“It just did, sweetheart,” Megan said, hugging her little girl tightly, “Sometimes you just have to believe that things will get better. And if you believe it hard enough, sometimes they do.” Then before Little Lisa thought about it too much and started asking too many questions, she changed the subject, “Do you like it, Sweetheart?”

“I do, Momma, I really do.”

And that was good enough for Megan.

They stayed awake for nearly half an hour, looking at the twinkling lights, playing with the snow globe and the rainbow Barbie, singing along with Silent Night and enjoying the peaceful snow coming down, both inside the snow globe for fun and outside the car for real. Megan even started the old Ford, turned the heater on and ran it for a few minutes to warm them up. A special gift for both of us, she thought to herself.

Finally, when Little Lisa started yawning, Megan turned the car off and bundled her up again, making sure she had her new doll and was wearing her new stocking hat, before finally getting her calmed down and ready to go back to sleep. When Little Lisa was cozy and snuggled into her sleeping bag and blanket, Megan put on her own stocking hat and mittens and took a hold of her own blanket and stretched out on the car seat, holding her daughter in front of her. She then pulled her blanket around her and wrapped her arms around her little girl. Their shared body heat would help keep them warm.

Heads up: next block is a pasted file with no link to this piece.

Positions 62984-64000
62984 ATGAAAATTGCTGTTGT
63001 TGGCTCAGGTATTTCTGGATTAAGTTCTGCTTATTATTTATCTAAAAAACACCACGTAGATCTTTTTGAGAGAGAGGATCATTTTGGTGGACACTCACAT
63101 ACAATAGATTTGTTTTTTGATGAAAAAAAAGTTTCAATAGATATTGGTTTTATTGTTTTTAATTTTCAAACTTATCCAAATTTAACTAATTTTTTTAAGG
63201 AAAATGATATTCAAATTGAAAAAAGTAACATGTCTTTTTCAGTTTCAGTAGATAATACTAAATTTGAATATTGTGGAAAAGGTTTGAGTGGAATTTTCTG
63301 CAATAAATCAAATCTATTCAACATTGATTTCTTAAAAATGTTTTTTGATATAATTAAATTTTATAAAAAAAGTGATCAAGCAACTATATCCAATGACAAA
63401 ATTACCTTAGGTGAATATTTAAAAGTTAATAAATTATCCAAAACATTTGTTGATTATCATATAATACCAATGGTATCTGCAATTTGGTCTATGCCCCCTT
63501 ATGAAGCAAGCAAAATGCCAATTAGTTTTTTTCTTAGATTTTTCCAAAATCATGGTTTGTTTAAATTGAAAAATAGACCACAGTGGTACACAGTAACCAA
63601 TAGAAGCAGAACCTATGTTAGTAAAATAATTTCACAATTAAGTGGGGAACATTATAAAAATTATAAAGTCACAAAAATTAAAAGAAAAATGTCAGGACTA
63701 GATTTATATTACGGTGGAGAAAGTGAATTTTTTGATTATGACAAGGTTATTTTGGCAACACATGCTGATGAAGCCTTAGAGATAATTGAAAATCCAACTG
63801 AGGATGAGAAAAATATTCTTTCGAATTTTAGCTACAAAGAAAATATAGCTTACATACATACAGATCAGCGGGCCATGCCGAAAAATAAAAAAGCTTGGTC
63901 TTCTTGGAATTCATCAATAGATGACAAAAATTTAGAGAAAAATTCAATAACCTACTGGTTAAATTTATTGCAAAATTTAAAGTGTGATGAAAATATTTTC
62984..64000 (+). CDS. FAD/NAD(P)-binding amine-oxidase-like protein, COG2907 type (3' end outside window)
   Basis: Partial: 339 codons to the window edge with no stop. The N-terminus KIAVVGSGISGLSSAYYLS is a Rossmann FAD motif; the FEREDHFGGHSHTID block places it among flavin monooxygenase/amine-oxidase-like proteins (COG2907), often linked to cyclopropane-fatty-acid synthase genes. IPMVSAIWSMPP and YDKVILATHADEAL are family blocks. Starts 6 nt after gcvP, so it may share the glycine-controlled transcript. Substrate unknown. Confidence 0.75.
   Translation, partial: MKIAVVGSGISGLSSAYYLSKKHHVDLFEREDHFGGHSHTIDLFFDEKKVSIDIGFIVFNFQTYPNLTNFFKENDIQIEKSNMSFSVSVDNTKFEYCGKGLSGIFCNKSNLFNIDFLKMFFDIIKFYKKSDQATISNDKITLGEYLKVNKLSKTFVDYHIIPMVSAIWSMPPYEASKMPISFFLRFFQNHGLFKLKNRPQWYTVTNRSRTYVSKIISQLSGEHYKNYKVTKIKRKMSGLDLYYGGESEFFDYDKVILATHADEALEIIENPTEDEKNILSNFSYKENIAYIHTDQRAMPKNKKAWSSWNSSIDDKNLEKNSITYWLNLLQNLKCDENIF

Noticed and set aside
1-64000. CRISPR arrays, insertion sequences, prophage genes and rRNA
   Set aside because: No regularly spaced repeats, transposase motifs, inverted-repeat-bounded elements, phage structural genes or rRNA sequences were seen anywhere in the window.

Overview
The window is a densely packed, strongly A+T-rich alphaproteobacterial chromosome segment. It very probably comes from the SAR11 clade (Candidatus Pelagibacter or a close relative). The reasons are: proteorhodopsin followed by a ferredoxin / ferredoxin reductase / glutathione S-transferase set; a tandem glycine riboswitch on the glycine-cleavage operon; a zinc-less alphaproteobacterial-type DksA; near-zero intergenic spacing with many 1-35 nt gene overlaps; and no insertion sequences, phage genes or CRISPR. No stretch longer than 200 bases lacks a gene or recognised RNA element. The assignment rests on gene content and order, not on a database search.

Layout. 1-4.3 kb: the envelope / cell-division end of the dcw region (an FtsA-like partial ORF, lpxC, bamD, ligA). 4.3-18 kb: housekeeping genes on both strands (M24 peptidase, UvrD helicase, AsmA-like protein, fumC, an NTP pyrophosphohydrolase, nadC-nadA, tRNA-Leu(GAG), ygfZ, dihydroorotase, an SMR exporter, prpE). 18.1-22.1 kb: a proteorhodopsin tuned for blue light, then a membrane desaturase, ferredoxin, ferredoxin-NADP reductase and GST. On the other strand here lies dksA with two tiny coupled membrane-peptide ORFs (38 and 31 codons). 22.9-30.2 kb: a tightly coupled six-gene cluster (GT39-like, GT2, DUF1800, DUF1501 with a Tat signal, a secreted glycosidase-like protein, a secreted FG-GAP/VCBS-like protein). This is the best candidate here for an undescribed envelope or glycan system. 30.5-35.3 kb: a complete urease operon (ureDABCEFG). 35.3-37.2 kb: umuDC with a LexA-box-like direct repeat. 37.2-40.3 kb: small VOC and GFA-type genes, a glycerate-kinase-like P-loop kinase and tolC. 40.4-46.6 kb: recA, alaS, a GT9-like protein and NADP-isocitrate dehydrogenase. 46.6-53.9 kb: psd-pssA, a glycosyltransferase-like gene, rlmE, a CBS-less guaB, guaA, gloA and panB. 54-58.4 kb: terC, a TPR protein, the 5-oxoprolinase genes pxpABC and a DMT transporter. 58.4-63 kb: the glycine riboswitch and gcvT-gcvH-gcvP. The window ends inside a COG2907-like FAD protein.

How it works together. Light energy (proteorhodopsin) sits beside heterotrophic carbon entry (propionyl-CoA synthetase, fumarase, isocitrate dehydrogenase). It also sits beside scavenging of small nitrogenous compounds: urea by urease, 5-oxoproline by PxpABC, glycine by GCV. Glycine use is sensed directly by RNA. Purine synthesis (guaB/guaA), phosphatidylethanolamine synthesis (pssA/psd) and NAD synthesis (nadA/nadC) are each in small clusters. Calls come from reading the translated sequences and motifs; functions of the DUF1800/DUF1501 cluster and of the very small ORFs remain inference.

Just before Little Lisa fell asleep she turned and said to her mom, “I love the lights, and everything, Momma, it’s almost like we have a brand new home.”

“Hush, sweetheart, you go to sleep now, Ok? I’ll see you in the morning.”

“Will our new home still be here,” Little Lisa asked, starting to nod off.

“Yes, it will sweetheart.”

“And you’ll still be here?”

“Always, Little Lisa. Always.”

Then Megan wrapped her arms just a little tighter and listened to her daughter’s breathing as it slowed, becoming deeper and deeper until she finally fell asleep, safe and secure in her mother’s embrace. Then Megan, too, began nodding off, her mind relaxing now for just a few hours; a brief respite before the process of making it through another day started all over again. She took a deep breath and softly let it out, remembering Little Lisa’s joy and happiness at the little bit of wonder she’d experienced. Things could be a lot worse, was Megan’s last thought before she finally fell into her own deep sleep.